Each token of our language is defined by a specific string. Parsec provides a string parser which can parse a simple string case-sensitively. We can, for example, parse the move forward token like this:

string "moveForward"

Alright, but if we look at the type of string, we see we done something wrong.

Stream s m Char => String -> ParsecT s u m String

Yup, the actual returned value will be the string itself. We do not want that, we want to return the AST element instead.

We will use the <$ version of fmap. This inflix function basically discards the return value contained in the parsec parser to instead return the value specified at its left.

MoveForward <$ string "moveForward"

We use a similar technique to parse the other action tokens.

actionParser :: CharParser () ActionToken
actionParser = MoveForward     <$ string "moveForward"
          <|>  try (TurnLeft   <$ string "turnLeft")
          <|>  try (TurnRight  <$ string "turnRight")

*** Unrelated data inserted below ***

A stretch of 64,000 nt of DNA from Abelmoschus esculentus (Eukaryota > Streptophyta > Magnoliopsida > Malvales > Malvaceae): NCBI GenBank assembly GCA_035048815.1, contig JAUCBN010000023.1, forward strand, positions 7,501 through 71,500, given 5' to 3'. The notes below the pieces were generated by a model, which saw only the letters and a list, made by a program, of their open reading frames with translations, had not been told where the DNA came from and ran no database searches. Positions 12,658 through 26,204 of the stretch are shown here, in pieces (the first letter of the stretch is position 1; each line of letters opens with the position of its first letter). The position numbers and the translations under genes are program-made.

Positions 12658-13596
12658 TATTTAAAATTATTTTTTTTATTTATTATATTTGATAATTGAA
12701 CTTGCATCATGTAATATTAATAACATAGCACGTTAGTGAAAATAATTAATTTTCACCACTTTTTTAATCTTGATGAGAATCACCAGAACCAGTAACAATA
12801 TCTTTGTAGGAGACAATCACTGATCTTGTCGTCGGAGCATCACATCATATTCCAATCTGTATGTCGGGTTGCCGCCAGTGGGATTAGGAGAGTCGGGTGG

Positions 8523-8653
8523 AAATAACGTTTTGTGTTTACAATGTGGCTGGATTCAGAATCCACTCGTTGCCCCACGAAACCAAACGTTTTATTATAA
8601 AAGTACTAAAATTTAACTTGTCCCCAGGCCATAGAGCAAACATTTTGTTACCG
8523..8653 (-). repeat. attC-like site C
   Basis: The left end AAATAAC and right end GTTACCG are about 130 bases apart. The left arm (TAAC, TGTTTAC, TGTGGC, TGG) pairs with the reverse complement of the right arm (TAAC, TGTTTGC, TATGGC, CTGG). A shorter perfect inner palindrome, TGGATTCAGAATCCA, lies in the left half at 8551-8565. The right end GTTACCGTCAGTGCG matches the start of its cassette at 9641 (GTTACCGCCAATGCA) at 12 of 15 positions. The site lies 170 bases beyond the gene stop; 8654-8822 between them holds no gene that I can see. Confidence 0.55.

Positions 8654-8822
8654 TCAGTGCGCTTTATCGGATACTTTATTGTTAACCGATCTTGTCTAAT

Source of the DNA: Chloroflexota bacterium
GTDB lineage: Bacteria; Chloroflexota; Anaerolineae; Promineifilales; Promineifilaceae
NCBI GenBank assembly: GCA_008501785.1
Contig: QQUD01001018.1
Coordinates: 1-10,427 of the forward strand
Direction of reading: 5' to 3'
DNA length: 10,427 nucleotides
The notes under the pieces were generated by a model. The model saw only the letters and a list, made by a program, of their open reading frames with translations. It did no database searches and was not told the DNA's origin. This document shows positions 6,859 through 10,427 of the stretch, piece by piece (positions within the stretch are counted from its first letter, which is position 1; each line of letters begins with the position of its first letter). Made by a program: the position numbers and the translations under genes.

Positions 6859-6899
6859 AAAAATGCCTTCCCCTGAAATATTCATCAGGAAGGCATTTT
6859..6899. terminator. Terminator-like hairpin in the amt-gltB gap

<|>  FaceObjective   <$ string "faceObjective"
          <|>  ChangeObjective <$ string "changeObjective"

There are two new tricks here:

  1. the try function prevents parsers from consuming too many inputs. You can check a detailed explanation of this function on hackage.
  2. the <|> combinator here materializes a choice. We use it to try parsing the various tokens.

Parsing AST’s Nodes

The whole DobadoBots language is built around the conditional structure. Naturally, we want to parse that structure.

conditionParser :: CharParser () Cond
conditionParser = Cond <$>
                    ((spaces *> string "IF") *> logicExprParser <* newline)
                    (spaces *> parseNested <* newline)
                    ((spaces *> string "ELSE") *> (newline *> (spaces *> parseNested)))
                    parseNested = Token <$> actionParser
                              <|> conditionParser 

Writing this function was my “aha!” moment, this is when I started to fancy parsec. Here, we just had to combine the previously implemented logic expression and action token parsers.